Abortion And Unintended Pregnancy Decline Worldwide As Contraceptive Use Increases
But Progress Over Past Decade Has Been Uneven, and Unsafe Abortion Remains a Key Challenge to Women’s Health
Increases in global contraceptive use have contributed to a decrease in the number of unintended pregnancies and, in turn, a decline in the number of abortions, which fell from an estimated 45.5 million procedures in 1995 to 41.6 million in 2003. While both the developed and the developing world experienced these positive trends, developed regions saw the greatest progress. Within the developing world, improvement varied widely, with Africa lagging behind other regions, according to “Abortion Worldwide: A Decade of Uneven Progress”, a major new Guttmacher Institute report released last week.
The decline in worldwide abortion occurred alongside a global trend toward liberalizing abortion laws. Nineteen countries have significantly reduced restrictions in their abortion laws since 1997, while only three countries have substantially increased legal restrictions. Despite these trends, 40% of the world’s women live in countries with highly restrictive abortion laws, virtually all of them in the developing world. In Africa, 92% of reproductive-age women live under highly restrictive abortion laws, and in Latin America, 97% do so. These proportions have not changed markedly over the past decade.
The report finds that while the incidence of abortion is closely related to that of unintended pregnancy, it does not correlate with abortion’s legal status. Indeed, abortion occurs at roughly equal rates in regions where it is broadly legal and in regions where it is highly restricted. The key difference is safety—illegal, clandestine abortions cause significant harm to women, especially in developing countries.
“The progress made during the past decade in increasing contraceptive use and reducing the need for abortion is fundamentally good news—the world is moving in the right direction,” says Sharon Camp, president and CEO of the Guttmacher Institute. “And yet, we still have two widely disparate realities. In almost all developed countries, abortion is safe and legal. But in much of the developing world, abortion remains highly restricted, and unsafe abortion is common and continues to damage women’s health and threaten their survival.”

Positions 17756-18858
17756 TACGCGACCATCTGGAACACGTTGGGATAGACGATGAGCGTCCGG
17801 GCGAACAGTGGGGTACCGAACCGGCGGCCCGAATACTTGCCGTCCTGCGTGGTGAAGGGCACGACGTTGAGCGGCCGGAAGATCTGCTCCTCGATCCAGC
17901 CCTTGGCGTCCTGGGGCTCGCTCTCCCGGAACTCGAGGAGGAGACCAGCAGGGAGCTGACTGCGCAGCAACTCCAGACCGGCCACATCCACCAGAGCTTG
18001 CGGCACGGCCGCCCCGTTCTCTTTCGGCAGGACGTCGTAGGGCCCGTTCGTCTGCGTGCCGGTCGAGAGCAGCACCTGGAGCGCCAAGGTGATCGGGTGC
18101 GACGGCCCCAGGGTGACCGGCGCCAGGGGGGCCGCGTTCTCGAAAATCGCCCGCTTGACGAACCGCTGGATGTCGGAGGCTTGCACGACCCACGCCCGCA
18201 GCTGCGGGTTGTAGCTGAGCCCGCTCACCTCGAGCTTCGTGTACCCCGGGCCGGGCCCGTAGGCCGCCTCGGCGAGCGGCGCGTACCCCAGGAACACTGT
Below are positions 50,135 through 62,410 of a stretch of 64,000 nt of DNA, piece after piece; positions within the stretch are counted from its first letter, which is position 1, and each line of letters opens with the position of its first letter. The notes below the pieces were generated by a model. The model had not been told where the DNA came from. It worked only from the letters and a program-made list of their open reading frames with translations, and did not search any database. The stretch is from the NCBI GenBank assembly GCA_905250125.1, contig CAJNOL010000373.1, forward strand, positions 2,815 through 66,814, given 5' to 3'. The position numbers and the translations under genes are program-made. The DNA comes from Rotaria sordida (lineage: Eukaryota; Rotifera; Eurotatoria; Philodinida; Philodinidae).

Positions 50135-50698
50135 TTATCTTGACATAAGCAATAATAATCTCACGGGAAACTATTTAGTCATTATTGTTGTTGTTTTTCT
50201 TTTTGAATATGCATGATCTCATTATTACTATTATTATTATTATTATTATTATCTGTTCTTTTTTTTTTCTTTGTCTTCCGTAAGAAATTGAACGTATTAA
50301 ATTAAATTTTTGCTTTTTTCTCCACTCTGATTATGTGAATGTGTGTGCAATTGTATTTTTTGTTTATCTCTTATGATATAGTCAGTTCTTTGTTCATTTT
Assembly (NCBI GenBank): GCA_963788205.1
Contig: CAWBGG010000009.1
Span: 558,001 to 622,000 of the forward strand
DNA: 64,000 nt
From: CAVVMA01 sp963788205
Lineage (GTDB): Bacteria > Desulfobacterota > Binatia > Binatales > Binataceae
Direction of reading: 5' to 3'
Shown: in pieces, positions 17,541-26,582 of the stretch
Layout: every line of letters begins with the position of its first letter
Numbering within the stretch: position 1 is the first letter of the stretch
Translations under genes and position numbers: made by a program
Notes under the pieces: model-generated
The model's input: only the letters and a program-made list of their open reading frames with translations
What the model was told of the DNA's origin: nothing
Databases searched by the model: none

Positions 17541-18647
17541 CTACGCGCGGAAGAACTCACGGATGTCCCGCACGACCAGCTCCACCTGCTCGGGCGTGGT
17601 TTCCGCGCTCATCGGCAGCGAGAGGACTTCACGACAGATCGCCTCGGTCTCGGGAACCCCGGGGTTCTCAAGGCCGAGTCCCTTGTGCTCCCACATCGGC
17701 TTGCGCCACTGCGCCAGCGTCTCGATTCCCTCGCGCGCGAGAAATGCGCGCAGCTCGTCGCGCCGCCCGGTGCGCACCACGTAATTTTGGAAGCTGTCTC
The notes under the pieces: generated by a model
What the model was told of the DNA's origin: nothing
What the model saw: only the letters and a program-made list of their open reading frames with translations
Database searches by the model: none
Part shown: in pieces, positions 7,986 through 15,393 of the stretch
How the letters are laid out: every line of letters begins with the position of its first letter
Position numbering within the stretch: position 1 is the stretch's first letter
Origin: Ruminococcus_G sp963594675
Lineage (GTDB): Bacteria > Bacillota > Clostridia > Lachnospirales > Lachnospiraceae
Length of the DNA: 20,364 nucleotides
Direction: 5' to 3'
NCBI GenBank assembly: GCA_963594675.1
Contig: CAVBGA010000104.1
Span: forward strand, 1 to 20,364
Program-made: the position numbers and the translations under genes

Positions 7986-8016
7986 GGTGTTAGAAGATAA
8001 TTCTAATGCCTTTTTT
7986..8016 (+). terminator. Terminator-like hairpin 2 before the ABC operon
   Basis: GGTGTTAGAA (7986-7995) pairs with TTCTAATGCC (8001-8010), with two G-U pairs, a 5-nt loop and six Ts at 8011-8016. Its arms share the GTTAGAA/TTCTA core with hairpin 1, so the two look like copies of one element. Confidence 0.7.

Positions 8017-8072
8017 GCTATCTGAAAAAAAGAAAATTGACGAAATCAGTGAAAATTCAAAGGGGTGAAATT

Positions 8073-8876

Unsafe abortion causes an estimated 70,000 deaths each year, and an additional five million women are treated annually for complications resulting from unsafe abortion. Approximately three million women who experience serious complications from unsafe procedures go untreated.
Worldwide, the unintended pregnancy rate declined from 69 per 1,000 women aged 15–44 in 1995 to 55 per 1,000 in 2008. The proportion of married women using contraception increased from 54% in 1990 to 63% in 2003. Increases also occurred among sexually active single women. However, regional levels of contraceptive use varied greatly: While 71% of married women in Latin American and the Caribbean were using contraceptives in 2003, only 28% of married African women were doing so. Nearly one in four married women in Africa had an unmet need for contraception in 2002–2007, compared with 10–13% of their counterparts in Asia and in Latin America and the Caribbean.
“The evidence is strong and growing that empowering women with the means to decide for themselves when to become pregnant and how many children to have significantly lowers unintended pregnancy rates and thereby reduces the need for abortion,” adds Dr. Camp. “Addressing the unmet need for contraception, which remains very high in many parts of world, is critical in promoting the well-being of women and their families. This is especially true in those parts of the developing world where modern contraceptive use is still low and mortality related to clandestine and unsafe abortion is high.”
The new report makes three key recommendations:
* Expand access to modern contraceptives and improve family planning services.
* Expand access to legal abortion and ensure that safe and legal abortion services are available to women in need.
* Improve the coverage and quality of postabortion care, which would reduce maternal death and complications from unsafe abortion.
“The gains we’ve seen are modest in relation to what we can achieve. Investing in family planning is essential—far too many women lack access to contraception, putting them at risk,” notes Dr. Camp. “Legal restrictions do not stop abortion from happening, they just make the procedure dangerous. Too many women are maimed or killed each year because they lack legal abortion access.”
“Abortion Worldwide: A Decade of Uneven Progress” was authored by Susheela Singh, Deirdre Wulf, Rubina Hussain, Akinrinola Bankole and Gilda Sedgh.
A series of regional fact sheets accompany the report release and offer a detailed glimpse of the legal status, incidence and consequences of unsafe abortion in Asia, Latin America and the Caribbean (en español) and Africa (en français).